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All the snow this winter got me to thinking about the beach.
I don’t actually love the beach. I have very fair, freckled skin and spent my youth getting red and sunburned, then peeling, then back to very fair and freckled. Never got a tan. What was the point of even trying? 
But beach sounds good when it’s 18 degrees out and there is a foot of snow on your lawn and more coming.
Ed and I did take short beach vacations occasionally. And it’s those I was thinking about in the past couple of days. Those days away gave us a chance to sleep late, do nothing and drink more than usual for 3 or 4 days. Not that we drink much when we’re home. 
But on one particular occasion when we were really really tired and needed a good rest, we took ourselves to the Bahamas and on the first full day there we sat ourselves down at the beach at 10:30 a.m. and some nice woman came over and asked if she could get us something to drink. By 10:45 we downed our first Mai Tai.
If you’ve never had a Mai Tai, let me just say, they are potent. Especially if you start drinking them at 10:45 a.m. Even if they are watered down at a resort bar.
A real Mai Tai is made with rum, orange Curacao, lime juice, sugar syrup and orgeat, which is an almond flavored syrup. At beach resorts they sometimes add pineapple and/or orange juice.
I don’t know if the Mai Tais we drank were authentic or not. They tasted good. They must have because Ed told the woman to come back every hour with another round and so by the time we left the beach in the afternoon we had had, let’s say, quite a few and were feeling pretty merry. We had french fries for dinner and called it a day.
The original Mai Tai may have been a creation of Victor Bergeron Jr. (Trader Vic). He said that he concocted the drink at his Oakland, California restaurant in the 1940s and when he served it to some Tahitian friends they said “Mai Tai Roa Ae,” which apparently means “this stuff is beyond wonderful” or “out of this world” or “the best” and that’s how the cocktail got its name.
Vic’s competitor during the Polynesian food and drink trend (popular post World War II), was a man named Ernest Gantt (who changed it to Donn Beach), and he said he invented it at his restaurant, Don the Beachcomber, back in the 1930s.
I don’t care who was first. I’ll leave that debate to the men’s heirs.
All I know is, this tastes really out of this world and I have a feeling there will be one in my near future.

Mai Tai
1 ounce light rum
3/4 ounce lime juice
1/2 ounce Orange Curacao or Triple Sec
1/4 ounce sugar syrup
1/4 ounce orgeat
1 cup crushed ice or about 12 ice cubes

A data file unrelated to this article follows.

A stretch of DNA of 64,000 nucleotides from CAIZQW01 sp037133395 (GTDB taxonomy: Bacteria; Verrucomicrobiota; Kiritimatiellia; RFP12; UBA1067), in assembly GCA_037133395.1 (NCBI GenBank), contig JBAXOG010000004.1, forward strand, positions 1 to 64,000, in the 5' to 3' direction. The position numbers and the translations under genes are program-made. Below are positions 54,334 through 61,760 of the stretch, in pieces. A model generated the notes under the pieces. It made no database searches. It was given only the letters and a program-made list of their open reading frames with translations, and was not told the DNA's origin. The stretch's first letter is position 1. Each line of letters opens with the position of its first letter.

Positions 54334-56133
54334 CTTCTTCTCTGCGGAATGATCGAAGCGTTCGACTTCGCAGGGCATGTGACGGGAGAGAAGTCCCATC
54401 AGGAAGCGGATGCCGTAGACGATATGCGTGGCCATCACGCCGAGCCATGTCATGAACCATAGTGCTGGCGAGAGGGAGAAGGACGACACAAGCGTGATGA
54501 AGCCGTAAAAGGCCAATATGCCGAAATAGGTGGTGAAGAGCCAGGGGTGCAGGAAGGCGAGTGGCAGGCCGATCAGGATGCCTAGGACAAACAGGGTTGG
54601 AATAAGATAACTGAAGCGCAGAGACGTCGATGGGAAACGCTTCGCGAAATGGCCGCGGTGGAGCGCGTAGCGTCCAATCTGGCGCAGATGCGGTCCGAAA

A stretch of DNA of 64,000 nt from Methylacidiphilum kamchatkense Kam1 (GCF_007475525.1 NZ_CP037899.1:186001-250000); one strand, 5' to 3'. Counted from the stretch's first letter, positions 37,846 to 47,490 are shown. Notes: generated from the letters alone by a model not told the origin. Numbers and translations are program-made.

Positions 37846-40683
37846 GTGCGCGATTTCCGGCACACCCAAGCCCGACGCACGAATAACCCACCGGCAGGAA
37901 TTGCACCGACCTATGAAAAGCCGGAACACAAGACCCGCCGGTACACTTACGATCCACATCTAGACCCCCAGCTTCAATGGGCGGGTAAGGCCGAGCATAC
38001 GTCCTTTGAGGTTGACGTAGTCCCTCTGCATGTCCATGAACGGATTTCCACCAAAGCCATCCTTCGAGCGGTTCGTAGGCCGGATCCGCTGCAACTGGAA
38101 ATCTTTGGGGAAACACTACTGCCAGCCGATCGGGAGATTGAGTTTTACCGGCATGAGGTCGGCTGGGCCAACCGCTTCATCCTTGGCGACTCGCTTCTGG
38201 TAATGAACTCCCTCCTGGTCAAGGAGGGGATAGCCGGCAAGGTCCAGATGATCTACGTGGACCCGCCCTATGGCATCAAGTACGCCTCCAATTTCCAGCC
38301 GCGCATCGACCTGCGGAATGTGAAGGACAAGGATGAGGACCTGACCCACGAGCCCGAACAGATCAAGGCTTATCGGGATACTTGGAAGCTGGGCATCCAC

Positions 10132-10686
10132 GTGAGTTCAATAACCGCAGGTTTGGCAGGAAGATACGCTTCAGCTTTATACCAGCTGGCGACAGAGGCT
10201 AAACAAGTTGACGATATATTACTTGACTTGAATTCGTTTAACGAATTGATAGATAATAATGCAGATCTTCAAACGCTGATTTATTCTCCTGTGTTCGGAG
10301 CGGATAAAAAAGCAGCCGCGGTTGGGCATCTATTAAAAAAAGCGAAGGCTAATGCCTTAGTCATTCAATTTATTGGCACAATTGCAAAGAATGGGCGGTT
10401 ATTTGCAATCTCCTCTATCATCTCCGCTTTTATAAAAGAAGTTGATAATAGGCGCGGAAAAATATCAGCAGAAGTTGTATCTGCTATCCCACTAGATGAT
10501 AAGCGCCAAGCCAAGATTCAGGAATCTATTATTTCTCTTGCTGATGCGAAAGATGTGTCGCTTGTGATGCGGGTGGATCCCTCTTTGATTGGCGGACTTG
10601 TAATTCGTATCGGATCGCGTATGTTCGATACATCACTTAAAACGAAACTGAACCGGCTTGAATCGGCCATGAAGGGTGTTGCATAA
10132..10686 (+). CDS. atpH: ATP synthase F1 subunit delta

1 ounce dark rum
mint sprig

Place the light rum, lime juice, Curacao, syrup, orgeat in a cocktail shaker filled with the ice. Shake vigorously. Pour the mixture into a tumbler. Pour the dark rum on top, stir gently. Add a sprig of mint for garnish. Makes one




//

All the snow this winter got me to thinking about the beach.

I don’t actually love the beach. I have very fair, freckled skin and spent my youth getting red and sunburned, then peeling, then back to very fair and freckled. Never got a tan. What was the point of even trying? 

But beach sounds good when it’s 18 degrees out and there is a foot of snow on your lawn and more coming.

Ed and I did take short beach vacations occasionally. And it’s those I was thinking about in the past couple of days. Those days away gave us a chance to sleep late, do nothing and drink more than usual for 3 or 4 days. Not that we drink much when we’re home. 

But on one particular occasion when we were really really tired and needed a good rest, we took ourselves to the Bahamas and on the first full day there we sat ourselves down at the beach at 10:30 a.m. and some nice woman came over and asked if she could get us something to drink. By 10:45 we downed our first Mai Tai.

If you’ve never had a Mai Tai, let me just say, they are potent. Especially if you start drinking them at 10:45 a.m. Even if they are watered down at a resort bar.

A real Mai Tai is made with rum, orange Curacao, lime juice, sugar syrup and orgeat, which is an almond flavored syrup. At beach resorts they sometimes add pineapple and/or orange juice.

I don’t know if the Mai Tais we drank were authentic or not. They tasted good. They must have because Ed told the woman to come back every hour with another round and so by the time we left the beach in the afternoon we had had, let’s say, quite a few and were feeling pretty merry. We had french fries for dinner and called it a day.

The original Mai Tai may have been a creation of Victor Bergeron Jr. (Trader Vic). He said that he concocted the drink at his Oakland, California restaurant in the 1940s and when he served it to some Tahitian friends they said “Mai Tai Roa Ae,” which apparently means “this stuff is beyond wonderful” or “out of this world” or “the best” and that’s how the cocktail got its name.

Vic’s competitor during the Polynesian food and drink trend (popular post World War II), was a man named Ernest Gantt (who changed it to Donn Beach), and he said he invented it at his restaurant, Don the Beachcomber, back in the 1930s.

I don’t care who was first. I’ll leave that debate to the men’s heirs.

All I know is, this tastes really out of this world and I have a feeling there will be one in my near future.

Mai Tai

1 ounce light rum

3/4 ounce lime juice

1/2 ounce Orange Curacao or Triple Sec

1/4 ounce sugar syrup

1/4 ounce orgeat

1 cup crushed ice or about 12 ice cubes

1 ounce dark rum

mint sprig

Place the light rum, lime juice, Curacao, syrup, orgeat in a cocktail shaker filled with the ice. Shake vigorously. Pour the mixture into a tumbler. Pour the dark rum on top, stir gently. Add a sprig of mint for garnish. Makes one

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